4G LTE, A Summary

By Robyn |

4G and LTE are actually separate terms used together to define the fastest available mobile data technology. 4G is a term that is used to describe the 4th generation of network technology.  LTE is the term used for the “long term evolution” of this technology and generally refers to the improvement of wireless speeds to meet increasing demand. As defined by International Telecommunications Union-Radio communications sector (ITU-R), 4G peak speed requirements are 100 megabits per second (Mbit/s) for high mobility communication (such as trains and cars) and 1 gigabit per second (Gbit/s) for low mobility communication (such as pedestrians and stationary users).[

4G and 4G LTE replace earlier versions of data technology, such as 2G and 3G.  A 2G network can transmit up to 50,000 bytes/second and a 3G network can transmit up to 4 million bytes/second.  Megabyte is the file size and megabit is the download speed. Most importantly, a megabit is 1/8 of a megabyte, so if you are downloading a 1 megabyte file an internet speed of 8 megabits per second (Mbit/s) allows you to download the file in 1 second.  The 4G LTE network is providing a much faster and cleaner data transmission due in part to a redesign and simplification of the network. Using 4G LTE communication capabilities will provide increased data transmission speeds of anywhere between 5 and 50 times the 3G network.

4G networks use a different frequency than 3G networks to transmit data.  The increase in speed is due in part to being able to condense more data into the same amount of radio frequency. Data is split up and sent in small pieces at the same time, thus increasing the network ability.  As technology advances, we are experiencing mobile data speeds that rival or sometimes exceed broadband connections.  This allows us to use data much more reliably and consistently in mobile applications. This also permits the transfer of much more data from a remote location.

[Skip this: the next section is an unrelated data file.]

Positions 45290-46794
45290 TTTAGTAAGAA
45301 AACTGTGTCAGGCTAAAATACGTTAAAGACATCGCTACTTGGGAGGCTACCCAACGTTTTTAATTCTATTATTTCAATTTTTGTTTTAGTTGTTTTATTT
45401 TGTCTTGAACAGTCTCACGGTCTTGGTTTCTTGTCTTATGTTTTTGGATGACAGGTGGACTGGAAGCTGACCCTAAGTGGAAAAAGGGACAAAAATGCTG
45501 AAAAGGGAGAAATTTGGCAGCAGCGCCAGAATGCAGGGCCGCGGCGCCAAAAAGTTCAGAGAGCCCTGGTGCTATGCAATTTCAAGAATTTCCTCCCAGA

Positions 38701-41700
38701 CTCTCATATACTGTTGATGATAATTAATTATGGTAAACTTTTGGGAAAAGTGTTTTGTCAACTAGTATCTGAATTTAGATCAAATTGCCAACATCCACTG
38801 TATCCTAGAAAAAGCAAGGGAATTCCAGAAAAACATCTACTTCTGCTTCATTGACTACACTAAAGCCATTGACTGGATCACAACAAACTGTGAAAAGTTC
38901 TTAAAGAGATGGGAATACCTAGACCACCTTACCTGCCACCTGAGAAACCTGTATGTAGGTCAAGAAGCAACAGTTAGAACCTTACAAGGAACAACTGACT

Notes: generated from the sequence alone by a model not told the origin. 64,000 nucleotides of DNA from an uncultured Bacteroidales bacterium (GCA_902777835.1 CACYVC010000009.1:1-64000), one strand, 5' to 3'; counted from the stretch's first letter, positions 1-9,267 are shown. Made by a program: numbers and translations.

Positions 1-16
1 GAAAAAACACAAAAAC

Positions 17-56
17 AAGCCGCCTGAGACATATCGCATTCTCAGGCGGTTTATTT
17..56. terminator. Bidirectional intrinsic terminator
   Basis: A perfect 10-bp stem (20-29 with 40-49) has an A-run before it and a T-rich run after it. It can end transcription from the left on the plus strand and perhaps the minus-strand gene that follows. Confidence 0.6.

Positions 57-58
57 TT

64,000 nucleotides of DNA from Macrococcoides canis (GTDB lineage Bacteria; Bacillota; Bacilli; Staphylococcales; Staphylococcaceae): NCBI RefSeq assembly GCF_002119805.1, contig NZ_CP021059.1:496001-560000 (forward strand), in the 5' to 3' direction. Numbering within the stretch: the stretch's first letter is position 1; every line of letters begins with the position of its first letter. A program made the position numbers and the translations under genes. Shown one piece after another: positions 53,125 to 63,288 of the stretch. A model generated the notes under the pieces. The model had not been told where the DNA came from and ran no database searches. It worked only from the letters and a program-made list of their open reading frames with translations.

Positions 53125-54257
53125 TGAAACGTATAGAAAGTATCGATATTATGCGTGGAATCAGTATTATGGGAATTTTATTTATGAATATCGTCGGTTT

For the specific purposes of machine to machine (M2M) devices, the actual transmission speed is not the critical concern as much as coverage.  As we are quickly approaching the sunset of AT&T’s 2G network (including M2M applications), it is imperative we look at the best way to maintain our coverage.  An average data packet from a Lat-Lon Solar Tracking Unit (STU) is 256 bytes, thus bytes/sec is more than ample even with the “old” 2G.  But given the shutdown of the 2G network by AT&T it is necessary for us to upgrade our systems to ensure proper tracking of our Lat-Lon Solar Tracking Units.

Is this the end of the line, of course not!  As technology continues to develop we will eventually see a 5G, 6G, etc. to continue to enhance our data communication abilities.  At this point the timeline for 5G technology is still a work in progress, as are the exact definitions of what the future generation of network technology will hold for businesses and consumers.  For the foreseeable future, 4G LTE is the optimal network with the broadest coverage for Lat-Lon Solar Tracking Units.